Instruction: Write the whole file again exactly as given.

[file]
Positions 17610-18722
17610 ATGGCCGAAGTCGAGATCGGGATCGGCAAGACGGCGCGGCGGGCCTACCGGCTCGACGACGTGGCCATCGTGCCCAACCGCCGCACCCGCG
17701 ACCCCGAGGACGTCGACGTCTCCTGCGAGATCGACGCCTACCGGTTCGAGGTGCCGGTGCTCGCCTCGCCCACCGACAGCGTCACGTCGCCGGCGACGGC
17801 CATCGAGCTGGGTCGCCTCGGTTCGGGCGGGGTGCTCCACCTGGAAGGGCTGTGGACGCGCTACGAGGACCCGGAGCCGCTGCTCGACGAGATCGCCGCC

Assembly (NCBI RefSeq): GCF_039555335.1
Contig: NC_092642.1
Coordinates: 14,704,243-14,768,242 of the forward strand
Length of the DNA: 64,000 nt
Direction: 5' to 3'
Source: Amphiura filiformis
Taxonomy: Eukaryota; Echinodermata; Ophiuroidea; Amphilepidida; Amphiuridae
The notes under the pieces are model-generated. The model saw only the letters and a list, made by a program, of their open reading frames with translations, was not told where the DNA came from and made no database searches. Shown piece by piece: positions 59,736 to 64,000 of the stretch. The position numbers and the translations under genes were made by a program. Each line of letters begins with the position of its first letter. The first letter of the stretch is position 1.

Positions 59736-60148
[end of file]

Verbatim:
Positions 17610-18722
17610 ATGGCCGAAGTCGAGATCGGGATCGGCAAGACGGCGCGGCGGGCCTACCGGCTCGACGACGTGGCCATCGTGCCCAACCGCCGCACCCGCG
17701 ACCCCGAGGACGTCGACGTCTCCTGCGAGATCGACGCCTACCGGTTCGAGGTGCCGGTGCTCGCCTCGCCCACCGACAGCGTCACGTCGCCGGCGACGGC
17801 CATCGAGCTGGGTCGCCTCGGTTCGGGCGGGGTGCTCCACCTGGAAGGGCTGTGGACGCGCTACGAGGACCCGGAGCCGCTGCTCGACGAGATCGCCGCC

Assembly (NCBI RefSeq): GCF_039555335.1
Contig: NC_092642.1
Coordinates: 14,704,243-14,768,242 of the forward strand
Length of the DNA: 64,000 nt
Direction: 5' to 3'
Source: Amphiura filiformis
Taxonomy: Eukaryota; Echinodermata; Ophiuroidea; Amphilepidida; Amphiuridae
The notes under the pieces are model-generated. The model saw only the letters and a list, made by a program, of their open reading frames with translations, was not told where the DNA came from and made no database searches. Shown piece by piece: positions 59,736 to 64,000 of the stretch. The position numbers and the translations under genes were made by a program. Each line of letters begins with the position of its first letter. The first letter of the stretch is position 1.

Positions 59736-60148